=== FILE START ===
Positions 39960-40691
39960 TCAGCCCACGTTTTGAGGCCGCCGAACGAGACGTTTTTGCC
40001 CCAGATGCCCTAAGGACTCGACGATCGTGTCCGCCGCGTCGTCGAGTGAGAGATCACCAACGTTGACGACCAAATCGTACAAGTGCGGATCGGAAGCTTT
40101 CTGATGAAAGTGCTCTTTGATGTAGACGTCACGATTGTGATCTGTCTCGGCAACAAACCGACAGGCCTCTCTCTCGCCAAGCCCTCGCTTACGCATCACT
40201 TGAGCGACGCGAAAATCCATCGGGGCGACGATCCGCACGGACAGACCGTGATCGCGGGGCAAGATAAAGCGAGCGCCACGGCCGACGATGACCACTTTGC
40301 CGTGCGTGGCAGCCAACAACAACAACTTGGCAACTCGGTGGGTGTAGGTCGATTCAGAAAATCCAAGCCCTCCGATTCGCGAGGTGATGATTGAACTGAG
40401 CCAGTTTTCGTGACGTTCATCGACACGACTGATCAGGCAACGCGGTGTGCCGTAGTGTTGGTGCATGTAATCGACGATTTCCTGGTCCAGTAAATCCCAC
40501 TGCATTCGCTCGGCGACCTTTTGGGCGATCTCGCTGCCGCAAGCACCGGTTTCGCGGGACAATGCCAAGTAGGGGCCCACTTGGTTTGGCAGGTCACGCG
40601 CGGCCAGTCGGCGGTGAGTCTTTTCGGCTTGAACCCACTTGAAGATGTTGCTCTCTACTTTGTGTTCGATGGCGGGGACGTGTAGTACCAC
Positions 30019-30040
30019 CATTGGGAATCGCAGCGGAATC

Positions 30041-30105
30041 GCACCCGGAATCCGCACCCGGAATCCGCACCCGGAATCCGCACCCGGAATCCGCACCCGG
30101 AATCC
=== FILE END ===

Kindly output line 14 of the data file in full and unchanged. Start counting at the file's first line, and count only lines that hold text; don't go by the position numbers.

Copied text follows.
30101 AATCC